1. Public forums and consultations. Whilst the peace negotiations included gender activists, human rights defenders and indigenous groups from across the country, greater engagement could have been had with the lay-person. Discussions across districts would have helped to ensure that the public have a balanced political viewpoint and are able to make their decision based on facts and not hearsay.
  2. Making the deal more appealing. Opinion polls, long before the No vote was cast, showed the negative public feeling towards the reconciliatory rhetoric of the peace deal, and anger that FARC war criminals might evade justice and be granted amnesty. There should have been stronger guarantees of justice to assuage public fears of impunity, which the FARC should have also been a part of. Particular focus should have been given to victims and families of atrocities committed, as well as those on the political right that are more likely to vote No. Former president Uribe should have been given a seat at the negotiating table, as alienating him and his followers from the process has only led to further divisions.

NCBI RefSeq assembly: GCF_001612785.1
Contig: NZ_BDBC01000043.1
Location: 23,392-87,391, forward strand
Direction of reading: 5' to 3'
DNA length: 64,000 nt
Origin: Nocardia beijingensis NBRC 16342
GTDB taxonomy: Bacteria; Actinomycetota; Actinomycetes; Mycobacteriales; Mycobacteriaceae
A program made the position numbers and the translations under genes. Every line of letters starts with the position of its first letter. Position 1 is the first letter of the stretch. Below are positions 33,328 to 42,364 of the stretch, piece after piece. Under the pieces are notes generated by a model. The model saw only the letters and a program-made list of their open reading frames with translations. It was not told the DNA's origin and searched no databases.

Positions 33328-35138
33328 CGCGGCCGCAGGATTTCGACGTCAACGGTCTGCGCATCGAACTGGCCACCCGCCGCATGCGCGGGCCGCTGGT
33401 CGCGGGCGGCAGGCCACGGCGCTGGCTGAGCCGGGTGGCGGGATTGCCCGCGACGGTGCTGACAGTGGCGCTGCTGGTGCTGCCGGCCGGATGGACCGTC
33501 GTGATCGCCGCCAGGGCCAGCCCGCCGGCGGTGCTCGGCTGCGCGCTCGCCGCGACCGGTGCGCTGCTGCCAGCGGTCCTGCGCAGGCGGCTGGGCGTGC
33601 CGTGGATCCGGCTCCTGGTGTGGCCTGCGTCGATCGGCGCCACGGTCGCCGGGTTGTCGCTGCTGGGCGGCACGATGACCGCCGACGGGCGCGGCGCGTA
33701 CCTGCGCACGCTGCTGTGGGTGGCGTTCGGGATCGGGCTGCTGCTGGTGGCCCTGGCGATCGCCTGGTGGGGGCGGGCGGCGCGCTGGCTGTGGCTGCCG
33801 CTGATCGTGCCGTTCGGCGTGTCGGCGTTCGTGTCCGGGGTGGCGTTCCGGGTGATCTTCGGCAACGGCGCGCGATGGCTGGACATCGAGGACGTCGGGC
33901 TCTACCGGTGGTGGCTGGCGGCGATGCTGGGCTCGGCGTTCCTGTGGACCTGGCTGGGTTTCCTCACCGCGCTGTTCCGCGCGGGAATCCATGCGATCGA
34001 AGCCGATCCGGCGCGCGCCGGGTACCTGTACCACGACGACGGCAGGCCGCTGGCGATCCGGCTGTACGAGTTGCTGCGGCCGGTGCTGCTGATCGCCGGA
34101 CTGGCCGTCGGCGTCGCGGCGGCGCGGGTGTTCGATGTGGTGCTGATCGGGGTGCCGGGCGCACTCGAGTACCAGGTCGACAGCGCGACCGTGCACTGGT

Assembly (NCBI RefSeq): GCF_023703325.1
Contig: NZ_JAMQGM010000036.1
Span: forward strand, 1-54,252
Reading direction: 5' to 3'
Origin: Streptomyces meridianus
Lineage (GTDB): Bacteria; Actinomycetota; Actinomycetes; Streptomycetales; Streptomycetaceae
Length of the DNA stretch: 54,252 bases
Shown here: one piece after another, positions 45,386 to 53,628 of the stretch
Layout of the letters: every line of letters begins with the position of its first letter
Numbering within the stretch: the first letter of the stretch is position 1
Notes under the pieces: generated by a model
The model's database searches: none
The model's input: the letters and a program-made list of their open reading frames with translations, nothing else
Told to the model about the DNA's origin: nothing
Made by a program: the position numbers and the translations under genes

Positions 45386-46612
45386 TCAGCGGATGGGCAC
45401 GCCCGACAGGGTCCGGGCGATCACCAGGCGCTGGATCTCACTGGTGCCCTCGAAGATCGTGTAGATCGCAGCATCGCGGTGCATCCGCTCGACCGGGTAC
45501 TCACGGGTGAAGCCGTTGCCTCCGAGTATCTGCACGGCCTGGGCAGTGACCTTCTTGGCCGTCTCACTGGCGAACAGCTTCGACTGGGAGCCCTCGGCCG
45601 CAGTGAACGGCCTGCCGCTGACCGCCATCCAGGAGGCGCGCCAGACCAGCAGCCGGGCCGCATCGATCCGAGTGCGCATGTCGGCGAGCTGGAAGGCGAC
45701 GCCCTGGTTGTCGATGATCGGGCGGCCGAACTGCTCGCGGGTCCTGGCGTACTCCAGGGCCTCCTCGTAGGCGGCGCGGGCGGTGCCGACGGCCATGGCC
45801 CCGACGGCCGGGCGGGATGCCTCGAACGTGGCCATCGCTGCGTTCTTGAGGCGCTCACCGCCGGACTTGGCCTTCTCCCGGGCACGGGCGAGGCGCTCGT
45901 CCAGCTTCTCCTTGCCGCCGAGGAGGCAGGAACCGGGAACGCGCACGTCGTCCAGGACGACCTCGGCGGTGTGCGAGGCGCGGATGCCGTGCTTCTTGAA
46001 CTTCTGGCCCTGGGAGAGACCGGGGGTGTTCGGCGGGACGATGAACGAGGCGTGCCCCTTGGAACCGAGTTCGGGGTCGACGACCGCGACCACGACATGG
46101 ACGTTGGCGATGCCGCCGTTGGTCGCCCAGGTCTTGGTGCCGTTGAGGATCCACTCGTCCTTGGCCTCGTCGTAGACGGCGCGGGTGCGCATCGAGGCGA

3. Voter registration and public engagement drives. There are approximately 2 million unregistered voters in Colombia – a significant and potentially decisive group. Drives to target voter apathy, with a focus on the concerns raised by indigenous and Afro-Colombian groups, whilst also getting more people registered to vote, may have secured a greater turnout and made the result more legitimate and publically representative.